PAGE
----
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    Wilma Could Cost Florida Citrus Industry $180 Million

    ORLANDO, Fla. -- Hurricane Wilma could result in the loss of an estimated $180 million worth of Florida citrus, the equivalent of about 35.7 million boxes of fruit, Florida Citrus Mutual said this week, according to published reports. The growers group's preliminary estimates are confined to crop damage and don't include the destruction of packing houses, equipment, and other infrastructure. Florida Citrus Mutual also estimated Hurricane Wilma had blown 17 percent of the citrus crop from trees.

    ORLANDO, Fla. -- Hurricane Wilma could result in the loss of an estimated $180 million worth of Florida citrus, the equivalent of about 35.7 million boxes of fruit, Florida Citrus Mutual said this week, according to published reports. The growers group's preliminary estimates are confined to crop damage and don't include the destruction of packing houses, equipment, and other infrastructure. Florida Citrus Mutual also estimated Hurricane Wilma had blown 17 percent of the citrus crop from trees.

    Included in the total loss are an estimated 24.4 million boxes of oranges, or 13 percent of the state's crop, and an estimated 11.3 million boxes of grapefruit, or nearly half of the state's crop. Florida has in the recent past led the world in grapefruit production. Almost all Florida oranges are made into juice, making up 80 percent of the American orange juice supply and over a third of the world's supply. Brazil is the world's top producer of orange juice.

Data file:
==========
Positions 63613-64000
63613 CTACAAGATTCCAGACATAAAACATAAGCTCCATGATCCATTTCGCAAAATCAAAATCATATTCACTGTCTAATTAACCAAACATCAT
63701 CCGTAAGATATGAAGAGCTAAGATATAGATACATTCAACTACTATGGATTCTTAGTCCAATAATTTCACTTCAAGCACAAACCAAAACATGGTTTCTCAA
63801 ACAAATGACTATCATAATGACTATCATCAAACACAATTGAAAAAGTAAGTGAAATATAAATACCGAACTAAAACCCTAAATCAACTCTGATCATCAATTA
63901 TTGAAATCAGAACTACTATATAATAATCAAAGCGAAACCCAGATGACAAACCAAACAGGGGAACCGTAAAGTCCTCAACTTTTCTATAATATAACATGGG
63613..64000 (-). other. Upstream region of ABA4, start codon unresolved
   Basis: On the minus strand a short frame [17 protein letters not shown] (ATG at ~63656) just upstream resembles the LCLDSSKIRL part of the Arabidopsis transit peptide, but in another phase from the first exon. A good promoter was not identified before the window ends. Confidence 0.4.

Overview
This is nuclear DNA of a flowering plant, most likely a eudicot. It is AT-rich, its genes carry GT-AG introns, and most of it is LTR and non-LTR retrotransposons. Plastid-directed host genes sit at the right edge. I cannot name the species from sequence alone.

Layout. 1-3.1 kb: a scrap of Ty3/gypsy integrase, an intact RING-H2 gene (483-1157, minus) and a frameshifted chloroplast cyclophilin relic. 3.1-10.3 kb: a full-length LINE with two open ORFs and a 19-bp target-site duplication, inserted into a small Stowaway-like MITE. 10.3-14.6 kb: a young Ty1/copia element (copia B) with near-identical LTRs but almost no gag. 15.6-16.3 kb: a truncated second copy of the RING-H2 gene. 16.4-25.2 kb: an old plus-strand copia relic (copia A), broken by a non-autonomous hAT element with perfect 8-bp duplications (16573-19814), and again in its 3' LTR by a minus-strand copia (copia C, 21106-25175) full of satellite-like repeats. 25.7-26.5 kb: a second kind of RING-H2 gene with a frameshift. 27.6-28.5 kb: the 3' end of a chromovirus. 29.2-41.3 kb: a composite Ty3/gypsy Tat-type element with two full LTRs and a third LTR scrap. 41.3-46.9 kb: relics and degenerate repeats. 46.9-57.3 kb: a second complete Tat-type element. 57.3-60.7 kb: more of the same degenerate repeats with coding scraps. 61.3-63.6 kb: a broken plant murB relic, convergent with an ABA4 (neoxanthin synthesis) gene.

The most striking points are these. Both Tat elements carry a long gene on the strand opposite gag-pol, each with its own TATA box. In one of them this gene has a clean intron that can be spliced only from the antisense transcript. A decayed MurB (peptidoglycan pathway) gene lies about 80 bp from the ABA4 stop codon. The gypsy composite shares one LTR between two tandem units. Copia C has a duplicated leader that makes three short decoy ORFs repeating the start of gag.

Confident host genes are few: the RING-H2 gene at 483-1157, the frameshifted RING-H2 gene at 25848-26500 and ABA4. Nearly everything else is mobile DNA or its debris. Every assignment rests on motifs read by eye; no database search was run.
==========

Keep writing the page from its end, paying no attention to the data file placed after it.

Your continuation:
Now analysts predict that orange juice prices are set to rise 5 percent to 10 percent over the next few months, as they did in the wake of a series of hurricanes in the same area last year.

    Before Wilma roared into southwest Florida, the U.S. Department of Agriculture forecasted that 190 million boxes of oranges and 24 million boxes of grapefruit would be produced in the upcoming growing season.

    Last year Florida experienced its smallest orange crop in 13 years and the smallest grapefruit crop since the 1935-1936 season.

    U.S. Sen. Mel Martinez, R-Fla. said he would work to expand an agricultural recovery bill worth millions of dollars, which he initiated after growers sustained losses from Hurricane Katrina in late August, to cover Florida citrus and vegetable producers who suffered losses from Wilma.

    Florida Citrus Mutual e.v.p. Andy LaVigne, noted that damage to the citrus crop could be even more extensive, from additional fruit falling from trees and diseases affecting citrus. The $9 billion Florida citrus industry is currently dealing with the citrus canker bacteria, which last year's hurricanes helped spread, and citrus greening, a fatal tree disease spread by insects.

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